That’s it! We have learned all about many different concepts in a tour de force, which we would like to summarise once again. Our starting point was a problem. Whenever we manage to understand the solution to a problem as the transformation of input data into output data, software is a good candidate for the solution. The relationship between inputs and outputs can be described as a (mathematical) function. That’s the what of the problem solution. Algorithms are prescribe how to compute such functions. An algorithm can then be implemented by different programmes. These run on hardware, in particular a processor. Alternatively, individual functions can be implemented using machine learning. Software typically consists of multiple programmes communicating with each other. The central activities of software engineering are: Identifying and understanding the right problem, breaking it down into sub-problems, establishing a structure for solutions to these sub-problems, ensuring and verifying correct functionality and quality, and evolving the software system over time. Finally, software is everywhere, in the cyber-physical systems that surround us.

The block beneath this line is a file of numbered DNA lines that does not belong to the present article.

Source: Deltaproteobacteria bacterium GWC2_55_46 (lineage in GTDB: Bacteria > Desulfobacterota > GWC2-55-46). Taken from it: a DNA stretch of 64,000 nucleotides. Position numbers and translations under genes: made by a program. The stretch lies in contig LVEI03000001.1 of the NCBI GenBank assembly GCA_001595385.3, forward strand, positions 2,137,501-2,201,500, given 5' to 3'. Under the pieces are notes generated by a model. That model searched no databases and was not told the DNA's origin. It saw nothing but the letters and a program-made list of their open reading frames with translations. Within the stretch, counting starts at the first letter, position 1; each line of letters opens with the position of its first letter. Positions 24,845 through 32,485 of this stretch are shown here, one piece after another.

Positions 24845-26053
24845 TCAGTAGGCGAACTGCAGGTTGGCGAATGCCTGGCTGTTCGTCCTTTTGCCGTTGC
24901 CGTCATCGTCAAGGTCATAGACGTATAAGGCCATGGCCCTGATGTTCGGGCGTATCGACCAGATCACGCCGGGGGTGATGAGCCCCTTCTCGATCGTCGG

I think we should strive to understand, at least in principle, what this is all about. Hopefully our text can contribute to that understanding.
Peter Bludau and Johannes Kroß from fortiss; Manfred Broy, who would have preferred to see a calculator instead of a cake; Severin Kacianka and Traudl Fichtl from TUM; Niina Zuber and Jan Gogoll from bidt; and Alexandra Pretschner from Boosting Change helped a lot to simplify my descriptions of the complex material. The idea to apply the cake baking example to the automated bakery is from Gordon Mühl from Huawei. Many thanks!